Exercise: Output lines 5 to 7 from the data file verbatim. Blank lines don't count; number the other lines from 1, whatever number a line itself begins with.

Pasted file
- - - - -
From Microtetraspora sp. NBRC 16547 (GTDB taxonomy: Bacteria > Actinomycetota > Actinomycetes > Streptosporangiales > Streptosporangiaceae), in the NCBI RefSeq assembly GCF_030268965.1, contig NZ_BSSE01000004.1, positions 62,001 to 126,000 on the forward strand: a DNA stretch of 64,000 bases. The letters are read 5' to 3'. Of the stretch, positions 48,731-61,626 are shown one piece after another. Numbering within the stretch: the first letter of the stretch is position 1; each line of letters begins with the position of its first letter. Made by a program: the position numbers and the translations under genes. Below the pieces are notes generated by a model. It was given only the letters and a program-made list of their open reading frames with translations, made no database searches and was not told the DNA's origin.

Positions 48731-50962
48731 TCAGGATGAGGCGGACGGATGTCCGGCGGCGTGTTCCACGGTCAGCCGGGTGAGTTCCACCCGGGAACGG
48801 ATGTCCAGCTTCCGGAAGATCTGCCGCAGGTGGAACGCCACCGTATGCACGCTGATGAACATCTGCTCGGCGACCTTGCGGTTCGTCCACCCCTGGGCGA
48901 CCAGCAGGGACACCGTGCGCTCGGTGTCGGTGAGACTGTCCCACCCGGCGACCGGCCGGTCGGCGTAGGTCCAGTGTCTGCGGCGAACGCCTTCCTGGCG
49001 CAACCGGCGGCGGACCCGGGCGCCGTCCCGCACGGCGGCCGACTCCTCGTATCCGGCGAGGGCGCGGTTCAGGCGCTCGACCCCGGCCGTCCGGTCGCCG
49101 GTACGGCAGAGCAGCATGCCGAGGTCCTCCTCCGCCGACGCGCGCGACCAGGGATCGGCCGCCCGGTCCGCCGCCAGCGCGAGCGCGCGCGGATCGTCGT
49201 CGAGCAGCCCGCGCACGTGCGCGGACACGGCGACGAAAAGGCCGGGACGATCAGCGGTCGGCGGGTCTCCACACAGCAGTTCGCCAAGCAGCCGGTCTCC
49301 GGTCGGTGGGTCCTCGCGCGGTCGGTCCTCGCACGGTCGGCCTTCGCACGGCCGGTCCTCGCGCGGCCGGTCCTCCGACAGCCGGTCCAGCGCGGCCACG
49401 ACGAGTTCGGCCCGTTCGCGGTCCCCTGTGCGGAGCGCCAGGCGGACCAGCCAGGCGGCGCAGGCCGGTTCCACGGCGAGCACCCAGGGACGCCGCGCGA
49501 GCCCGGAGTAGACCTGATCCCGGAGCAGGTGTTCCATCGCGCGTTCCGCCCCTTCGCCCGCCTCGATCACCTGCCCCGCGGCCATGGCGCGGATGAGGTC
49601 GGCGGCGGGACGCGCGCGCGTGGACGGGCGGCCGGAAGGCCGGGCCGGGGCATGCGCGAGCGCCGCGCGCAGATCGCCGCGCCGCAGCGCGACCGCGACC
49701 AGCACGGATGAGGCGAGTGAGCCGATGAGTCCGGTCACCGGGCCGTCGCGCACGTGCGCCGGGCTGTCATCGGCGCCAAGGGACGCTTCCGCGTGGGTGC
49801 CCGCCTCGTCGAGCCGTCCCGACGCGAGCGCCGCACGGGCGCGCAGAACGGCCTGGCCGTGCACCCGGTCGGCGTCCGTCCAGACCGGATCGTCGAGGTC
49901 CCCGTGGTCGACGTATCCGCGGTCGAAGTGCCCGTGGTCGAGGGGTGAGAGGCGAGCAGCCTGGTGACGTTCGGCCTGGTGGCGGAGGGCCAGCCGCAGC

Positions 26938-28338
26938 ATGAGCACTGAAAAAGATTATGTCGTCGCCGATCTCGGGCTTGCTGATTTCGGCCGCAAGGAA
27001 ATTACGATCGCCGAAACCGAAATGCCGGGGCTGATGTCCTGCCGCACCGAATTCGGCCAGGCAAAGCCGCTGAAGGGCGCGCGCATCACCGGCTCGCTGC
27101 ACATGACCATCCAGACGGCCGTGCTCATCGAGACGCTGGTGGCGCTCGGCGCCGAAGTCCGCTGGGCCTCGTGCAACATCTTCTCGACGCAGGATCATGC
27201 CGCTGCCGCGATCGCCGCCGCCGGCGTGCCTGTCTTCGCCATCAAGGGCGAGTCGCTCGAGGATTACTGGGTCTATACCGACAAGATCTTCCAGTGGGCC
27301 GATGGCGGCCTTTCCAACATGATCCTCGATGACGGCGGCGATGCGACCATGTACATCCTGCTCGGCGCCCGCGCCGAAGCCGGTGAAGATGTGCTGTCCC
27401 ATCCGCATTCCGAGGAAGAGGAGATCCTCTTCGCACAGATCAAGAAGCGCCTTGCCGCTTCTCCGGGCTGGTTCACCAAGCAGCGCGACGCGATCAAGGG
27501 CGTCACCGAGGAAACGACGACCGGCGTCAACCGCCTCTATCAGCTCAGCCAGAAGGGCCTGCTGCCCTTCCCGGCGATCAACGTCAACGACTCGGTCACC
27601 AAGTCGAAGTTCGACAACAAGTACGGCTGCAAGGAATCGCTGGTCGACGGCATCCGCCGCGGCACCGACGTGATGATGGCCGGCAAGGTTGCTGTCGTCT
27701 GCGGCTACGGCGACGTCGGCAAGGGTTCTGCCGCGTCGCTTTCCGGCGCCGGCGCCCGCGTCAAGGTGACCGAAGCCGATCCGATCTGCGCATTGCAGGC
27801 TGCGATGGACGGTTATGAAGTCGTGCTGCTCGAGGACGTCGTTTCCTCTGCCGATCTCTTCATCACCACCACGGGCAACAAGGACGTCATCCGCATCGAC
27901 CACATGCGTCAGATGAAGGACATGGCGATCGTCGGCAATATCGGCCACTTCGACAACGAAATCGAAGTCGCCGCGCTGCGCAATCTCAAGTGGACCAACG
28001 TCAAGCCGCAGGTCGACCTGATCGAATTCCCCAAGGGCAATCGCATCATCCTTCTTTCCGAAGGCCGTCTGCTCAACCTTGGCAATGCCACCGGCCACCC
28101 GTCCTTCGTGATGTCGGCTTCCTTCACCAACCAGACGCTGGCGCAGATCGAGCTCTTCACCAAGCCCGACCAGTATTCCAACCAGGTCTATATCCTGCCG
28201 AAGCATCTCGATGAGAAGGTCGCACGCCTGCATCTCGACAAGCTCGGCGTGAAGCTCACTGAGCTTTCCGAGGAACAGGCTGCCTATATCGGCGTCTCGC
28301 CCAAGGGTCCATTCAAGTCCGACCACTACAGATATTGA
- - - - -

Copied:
48901 CCAGCAGGGACACCGTGCGCTCGGTGTCGGTGAGACTGTCCCACCCGGCGACCGGCCGGTCGGCGTAGGTCCAGTGTCTGCGGCGAACGCCTTCCTGGCG
49001 CAACCGGCGGCGGACCCGGGCGCCGTCCCGCACGGCGGCCGACTCCTCGTATCCGGCGAGGGCGCGGTTCAGGCGCTCGACCCCGGCCGTCCGGTCGCCG
49101 GTACGGCAGAGCAGCATGCCGAGGTCCTCCTCCGCCGACGCGCGCGACCAGGGATCGGCCGCCCGGTCCGCCGCCAGCGCGAGCGCGCGCGGATCGTCGT